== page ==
Limited conditionality of subsidies ................................................................................................56

Conclusions ........................................................................................................................................ 61

Notes ................................................................................................................................................. 62

References ......................................................................................................................................... 63

TABLE OF CONTENTS MARITIME SUBSIDIES:

DO THEY PROVIDE VALUE FOR MONEY? © OECD/ITF 2019 5 Figures

Figure 1. The tonnage tax base in the Netherlands...........................................................................30

Figure 2. The tonnage tax base in Finland.........................................................................................30

Figure 3. Tonnage tax to be paid per country for a similar ship ........................................................31

Figure 4. Fiscal exemptions for seafarers in 2016 in selected countries...........................................32

Figure 5. Share of total global fleet by flags for OECD countries plus Malta and Cyprus ..................37

Figure 6. European Union ship ownership rate.................................................................................38

Figure 7. Main ship-owning countries in OECD.................................................................................39

Figure 8. Masters and officers on European Union-flagged vessels by nationality ...........................41

Figure 9. Seafarer employment in France, Germany and the United Kingdom.................................42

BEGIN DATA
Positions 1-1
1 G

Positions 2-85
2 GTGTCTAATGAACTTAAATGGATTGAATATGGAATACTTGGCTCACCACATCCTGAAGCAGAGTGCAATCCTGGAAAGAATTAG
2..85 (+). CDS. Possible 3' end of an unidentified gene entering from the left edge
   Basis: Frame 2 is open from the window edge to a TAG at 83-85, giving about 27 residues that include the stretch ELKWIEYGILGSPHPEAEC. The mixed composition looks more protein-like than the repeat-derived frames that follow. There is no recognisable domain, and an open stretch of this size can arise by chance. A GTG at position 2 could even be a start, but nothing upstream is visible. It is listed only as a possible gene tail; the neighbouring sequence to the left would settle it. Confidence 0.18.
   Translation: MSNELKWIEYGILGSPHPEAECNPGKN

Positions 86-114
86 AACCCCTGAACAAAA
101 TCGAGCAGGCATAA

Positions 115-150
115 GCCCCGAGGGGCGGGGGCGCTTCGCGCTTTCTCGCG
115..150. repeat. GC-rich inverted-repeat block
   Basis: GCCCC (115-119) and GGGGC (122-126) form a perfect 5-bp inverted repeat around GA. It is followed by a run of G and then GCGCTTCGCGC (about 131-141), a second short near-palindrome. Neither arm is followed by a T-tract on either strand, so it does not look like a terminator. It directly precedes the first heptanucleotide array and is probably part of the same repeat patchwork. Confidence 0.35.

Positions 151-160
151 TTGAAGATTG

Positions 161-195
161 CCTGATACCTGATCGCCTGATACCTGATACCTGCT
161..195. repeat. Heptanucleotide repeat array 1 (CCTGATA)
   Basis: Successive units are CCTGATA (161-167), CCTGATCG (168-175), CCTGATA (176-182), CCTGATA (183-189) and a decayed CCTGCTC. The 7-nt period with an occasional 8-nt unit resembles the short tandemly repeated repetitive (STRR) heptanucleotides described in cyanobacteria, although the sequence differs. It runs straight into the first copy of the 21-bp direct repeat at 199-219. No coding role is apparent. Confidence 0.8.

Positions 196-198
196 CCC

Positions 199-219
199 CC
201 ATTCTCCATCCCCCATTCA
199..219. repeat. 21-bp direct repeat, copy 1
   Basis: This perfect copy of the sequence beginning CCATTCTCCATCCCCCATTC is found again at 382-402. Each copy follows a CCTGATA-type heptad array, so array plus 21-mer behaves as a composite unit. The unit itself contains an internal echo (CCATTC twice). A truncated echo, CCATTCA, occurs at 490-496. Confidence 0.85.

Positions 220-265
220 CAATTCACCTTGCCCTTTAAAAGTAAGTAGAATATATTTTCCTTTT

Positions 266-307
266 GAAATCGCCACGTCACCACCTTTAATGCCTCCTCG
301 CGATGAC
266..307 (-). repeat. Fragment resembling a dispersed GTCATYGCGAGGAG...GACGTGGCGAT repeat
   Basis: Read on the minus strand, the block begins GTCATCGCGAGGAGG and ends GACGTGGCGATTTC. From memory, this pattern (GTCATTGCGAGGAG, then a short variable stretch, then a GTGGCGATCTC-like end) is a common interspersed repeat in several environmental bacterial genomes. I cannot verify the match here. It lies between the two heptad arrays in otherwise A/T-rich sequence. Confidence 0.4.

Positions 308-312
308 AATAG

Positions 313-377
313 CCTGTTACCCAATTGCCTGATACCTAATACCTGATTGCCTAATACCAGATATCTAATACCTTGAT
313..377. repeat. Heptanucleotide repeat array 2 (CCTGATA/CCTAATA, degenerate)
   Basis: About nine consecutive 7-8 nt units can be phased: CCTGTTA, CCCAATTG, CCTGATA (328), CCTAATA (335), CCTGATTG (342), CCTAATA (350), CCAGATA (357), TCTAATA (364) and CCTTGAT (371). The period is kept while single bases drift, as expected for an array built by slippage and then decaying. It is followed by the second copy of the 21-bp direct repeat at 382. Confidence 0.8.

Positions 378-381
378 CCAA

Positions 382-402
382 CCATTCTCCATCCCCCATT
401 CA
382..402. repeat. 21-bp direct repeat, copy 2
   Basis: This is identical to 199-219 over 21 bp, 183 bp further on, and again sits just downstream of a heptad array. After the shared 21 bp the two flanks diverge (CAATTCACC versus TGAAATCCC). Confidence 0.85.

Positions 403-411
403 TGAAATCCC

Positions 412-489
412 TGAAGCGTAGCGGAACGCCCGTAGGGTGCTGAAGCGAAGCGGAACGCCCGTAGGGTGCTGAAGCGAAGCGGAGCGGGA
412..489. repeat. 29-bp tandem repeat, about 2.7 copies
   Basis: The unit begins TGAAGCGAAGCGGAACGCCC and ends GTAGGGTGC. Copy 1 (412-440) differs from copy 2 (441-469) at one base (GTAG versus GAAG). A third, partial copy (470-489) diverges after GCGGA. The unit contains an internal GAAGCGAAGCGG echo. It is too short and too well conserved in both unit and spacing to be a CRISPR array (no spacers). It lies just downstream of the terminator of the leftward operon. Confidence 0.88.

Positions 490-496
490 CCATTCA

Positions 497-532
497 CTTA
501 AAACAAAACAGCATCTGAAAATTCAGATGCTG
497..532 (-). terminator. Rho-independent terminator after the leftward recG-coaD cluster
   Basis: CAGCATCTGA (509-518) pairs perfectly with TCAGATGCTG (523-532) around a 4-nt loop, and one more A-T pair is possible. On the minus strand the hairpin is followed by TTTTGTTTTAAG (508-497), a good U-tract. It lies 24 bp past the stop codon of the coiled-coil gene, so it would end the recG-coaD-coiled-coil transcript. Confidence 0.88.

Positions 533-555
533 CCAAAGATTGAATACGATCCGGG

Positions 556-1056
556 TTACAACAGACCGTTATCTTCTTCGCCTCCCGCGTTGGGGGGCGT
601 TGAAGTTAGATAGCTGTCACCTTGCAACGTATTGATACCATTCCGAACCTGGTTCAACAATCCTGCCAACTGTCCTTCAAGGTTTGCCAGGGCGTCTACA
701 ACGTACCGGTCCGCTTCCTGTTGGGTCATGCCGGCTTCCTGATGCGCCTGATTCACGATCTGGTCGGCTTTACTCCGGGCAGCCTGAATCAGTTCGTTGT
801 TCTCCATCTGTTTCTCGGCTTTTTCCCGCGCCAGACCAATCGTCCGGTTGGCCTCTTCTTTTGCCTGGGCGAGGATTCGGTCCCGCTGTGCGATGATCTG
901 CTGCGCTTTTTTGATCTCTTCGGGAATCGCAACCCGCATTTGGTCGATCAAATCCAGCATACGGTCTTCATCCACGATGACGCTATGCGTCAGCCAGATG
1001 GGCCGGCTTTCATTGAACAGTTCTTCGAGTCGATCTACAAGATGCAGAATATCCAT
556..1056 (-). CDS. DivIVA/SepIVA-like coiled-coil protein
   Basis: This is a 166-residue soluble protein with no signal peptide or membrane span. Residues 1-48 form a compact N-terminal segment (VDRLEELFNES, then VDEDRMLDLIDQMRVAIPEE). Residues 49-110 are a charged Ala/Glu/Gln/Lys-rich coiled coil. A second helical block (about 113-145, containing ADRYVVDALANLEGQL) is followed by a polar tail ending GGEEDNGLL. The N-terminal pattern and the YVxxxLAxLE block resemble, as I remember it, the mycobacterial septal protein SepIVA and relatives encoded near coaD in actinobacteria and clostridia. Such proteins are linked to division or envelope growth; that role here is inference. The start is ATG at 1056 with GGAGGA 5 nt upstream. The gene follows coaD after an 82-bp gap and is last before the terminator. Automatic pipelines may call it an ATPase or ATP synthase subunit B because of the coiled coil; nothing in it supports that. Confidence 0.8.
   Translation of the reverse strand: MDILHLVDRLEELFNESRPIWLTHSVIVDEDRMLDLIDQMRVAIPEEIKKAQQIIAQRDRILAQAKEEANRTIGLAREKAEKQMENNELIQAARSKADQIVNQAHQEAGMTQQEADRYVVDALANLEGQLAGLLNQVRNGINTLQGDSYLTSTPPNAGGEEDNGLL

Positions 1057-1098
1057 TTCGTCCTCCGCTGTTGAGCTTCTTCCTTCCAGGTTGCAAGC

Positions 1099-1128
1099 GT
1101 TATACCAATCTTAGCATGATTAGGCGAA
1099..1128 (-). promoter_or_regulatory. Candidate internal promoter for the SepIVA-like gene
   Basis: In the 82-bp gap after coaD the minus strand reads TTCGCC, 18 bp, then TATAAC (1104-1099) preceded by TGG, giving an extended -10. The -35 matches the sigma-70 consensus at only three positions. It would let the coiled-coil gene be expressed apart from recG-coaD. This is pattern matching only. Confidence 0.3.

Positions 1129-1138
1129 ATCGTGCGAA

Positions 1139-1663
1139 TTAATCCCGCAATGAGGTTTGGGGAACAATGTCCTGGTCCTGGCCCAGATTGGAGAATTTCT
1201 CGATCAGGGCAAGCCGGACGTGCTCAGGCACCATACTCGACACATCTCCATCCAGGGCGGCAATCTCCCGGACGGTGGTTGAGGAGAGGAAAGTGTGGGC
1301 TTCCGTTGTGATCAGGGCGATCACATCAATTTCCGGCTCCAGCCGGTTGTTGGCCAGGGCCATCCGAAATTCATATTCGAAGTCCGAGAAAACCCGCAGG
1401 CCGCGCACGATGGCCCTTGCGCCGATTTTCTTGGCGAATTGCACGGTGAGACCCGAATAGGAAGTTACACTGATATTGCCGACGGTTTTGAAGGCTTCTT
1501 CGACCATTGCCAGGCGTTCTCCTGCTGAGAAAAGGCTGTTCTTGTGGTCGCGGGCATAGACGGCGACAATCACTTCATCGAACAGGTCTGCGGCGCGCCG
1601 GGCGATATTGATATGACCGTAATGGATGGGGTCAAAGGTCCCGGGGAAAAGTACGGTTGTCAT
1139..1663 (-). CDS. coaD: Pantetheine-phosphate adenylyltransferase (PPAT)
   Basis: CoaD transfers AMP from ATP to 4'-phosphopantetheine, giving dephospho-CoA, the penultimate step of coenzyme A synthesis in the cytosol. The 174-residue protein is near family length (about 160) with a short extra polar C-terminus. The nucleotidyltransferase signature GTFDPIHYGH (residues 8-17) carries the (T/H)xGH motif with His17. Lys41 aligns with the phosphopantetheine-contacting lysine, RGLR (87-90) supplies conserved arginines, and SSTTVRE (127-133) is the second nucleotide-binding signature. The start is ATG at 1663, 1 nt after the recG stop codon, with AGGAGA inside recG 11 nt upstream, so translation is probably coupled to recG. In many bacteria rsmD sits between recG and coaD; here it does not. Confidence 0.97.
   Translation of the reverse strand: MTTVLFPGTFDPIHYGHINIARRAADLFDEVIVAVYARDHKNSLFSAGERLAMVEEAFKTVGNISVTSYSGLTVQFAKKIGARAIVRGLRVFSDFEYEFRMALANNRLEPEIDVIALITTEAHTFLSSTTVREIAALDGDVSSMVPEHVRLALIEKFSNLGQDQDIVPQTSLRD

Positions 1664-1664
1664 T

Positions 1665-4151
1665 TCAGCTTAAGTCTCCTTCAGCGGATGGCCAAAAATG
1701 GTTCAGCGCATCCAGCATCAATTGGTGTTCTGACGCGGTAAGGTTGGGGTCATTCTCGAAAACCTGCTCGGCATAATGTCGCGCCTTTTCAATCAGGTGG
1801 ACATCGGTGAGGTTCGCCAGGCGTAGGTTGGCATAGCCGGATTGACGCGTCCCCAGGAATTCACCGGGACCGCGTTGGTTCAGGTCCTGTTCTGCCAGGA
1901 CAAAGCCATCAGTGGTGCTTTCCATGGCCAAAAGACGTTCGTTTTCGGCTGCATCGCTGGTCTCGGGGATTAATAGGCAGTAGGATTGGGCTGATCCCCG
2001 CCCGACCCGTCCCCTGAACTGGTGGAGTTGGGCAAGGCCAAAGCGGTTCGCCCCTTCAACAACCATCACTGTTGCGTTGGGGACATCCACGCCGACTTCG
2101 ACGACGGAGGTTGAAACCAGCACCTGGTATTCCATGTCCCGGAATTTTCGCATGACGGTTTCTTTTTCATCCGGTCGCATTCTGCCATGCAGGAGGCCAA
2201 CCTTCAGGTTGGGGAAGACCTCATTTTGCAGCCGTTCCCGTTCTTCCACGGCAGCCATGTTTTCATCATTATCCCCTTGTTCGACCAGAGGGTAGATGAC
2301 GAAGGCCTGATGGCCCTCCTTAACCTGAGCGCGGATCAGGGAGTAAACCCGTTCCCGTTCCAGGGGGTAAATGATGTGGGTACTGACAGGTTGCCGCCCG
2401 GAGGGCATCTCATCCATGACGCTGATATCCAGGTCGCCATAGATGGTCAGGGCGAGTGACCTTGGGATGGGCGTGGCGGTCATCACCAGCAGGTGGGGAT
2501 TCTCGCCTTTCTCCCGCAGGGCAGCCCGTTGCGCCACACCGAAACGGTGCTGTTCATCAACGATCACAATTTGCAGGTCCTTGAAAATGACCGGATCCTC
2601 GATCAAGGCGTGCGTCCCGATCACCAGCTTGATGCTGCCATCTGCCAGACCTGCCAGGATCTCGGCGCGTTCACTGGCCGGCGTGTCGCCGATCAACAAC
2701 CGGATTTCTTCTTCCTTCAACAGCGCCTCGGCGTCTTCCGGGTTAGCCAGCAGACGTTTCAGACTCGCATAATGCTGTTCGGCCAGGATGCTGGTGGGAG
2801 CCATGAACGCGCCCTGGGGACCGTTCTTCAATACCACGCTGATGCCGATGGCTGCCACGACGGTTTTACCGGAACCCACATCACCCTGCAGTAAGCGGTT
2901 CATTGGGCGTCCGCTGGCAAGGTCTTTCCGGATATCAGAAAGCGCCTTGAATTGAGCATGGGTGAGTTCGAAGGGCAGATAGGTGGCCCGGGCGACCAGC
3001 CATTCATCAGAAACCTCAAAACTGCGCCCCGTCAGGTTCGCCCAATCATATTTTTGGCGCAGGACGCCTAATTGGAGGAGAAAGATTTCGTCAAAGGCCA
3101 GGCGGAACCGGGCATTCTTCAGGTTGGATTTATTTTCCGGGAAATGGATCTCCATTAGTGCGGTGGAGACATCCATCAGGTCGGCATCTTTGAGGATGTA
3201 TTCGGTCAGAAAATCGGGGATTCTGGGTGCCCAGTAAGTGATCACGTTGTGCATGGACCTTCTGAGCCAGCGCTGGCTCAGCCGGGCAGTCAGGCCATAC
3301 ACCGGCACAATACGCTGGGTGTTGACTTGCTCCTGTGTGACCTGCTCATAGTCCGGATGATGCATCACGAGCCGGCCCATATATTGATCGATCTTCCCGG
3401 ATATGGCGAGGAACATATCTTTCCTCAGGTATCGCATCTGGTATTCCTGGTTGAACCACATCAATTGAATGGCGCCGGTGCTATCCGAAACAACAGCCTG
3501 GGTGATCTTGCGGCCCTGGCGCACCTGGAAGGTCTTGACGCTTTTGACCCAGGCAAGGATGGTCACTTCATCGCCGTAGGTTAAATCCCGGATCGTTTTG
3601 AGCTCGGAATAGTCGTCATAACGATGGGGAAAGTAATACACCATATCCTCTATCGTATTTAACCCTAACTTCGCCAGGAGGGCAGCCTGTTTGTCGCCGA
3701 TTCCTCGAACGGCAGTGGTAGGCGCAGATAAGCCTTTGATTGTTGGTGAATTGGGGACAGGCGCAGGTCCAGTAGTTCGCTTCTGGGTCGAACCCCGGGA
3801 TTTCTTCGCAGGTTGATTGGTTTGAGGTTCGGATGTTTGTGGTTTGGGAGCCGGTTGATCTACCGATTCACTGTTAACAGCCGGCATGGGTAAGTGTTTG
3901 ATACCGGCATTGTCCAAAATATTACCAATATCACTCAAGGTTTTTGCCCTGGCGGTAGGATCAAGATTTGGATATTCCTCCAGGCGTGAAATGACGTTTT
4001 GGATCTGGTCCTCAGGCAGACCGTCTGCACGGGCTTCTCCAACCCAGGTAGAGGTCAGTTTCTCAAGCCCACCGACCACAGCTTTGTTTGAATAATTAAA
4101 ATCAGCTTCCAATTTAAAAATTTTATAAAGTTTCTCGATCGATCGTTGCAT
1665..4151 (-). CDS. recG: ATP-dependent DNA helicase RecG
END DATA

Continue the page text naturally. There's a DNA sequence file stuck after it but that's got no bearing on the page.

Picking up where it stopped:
Figure 10. Orderbook by ownership and building areas....................................................................44 Tables

Table 1. Classification of maritime subsidies.....................................................................................10

Table 2. Implementation of national tonnage tax regimes ...............................................................18

Table 3. Fiscal exemptions for seafarers in selected countries .........................................................20

Table 4. Accelerated depreciation for vessels in selected countries.................................................21

Table 5. Fiscal exemptions for ship fuel in domestic shipping selected countries ............................23

Table 6. Differences between budgeted and actual revenue foregone of Dutch tonnage tax.........28

Table 7. Fiscal exemptions for ship fuel in domestic shipping, 2016.................................................33

Table 8. Selection of impact studies of maritime subsidies...............................................................34

Table 9. Tonnage tax schemes that cover terminal operations.........................................................54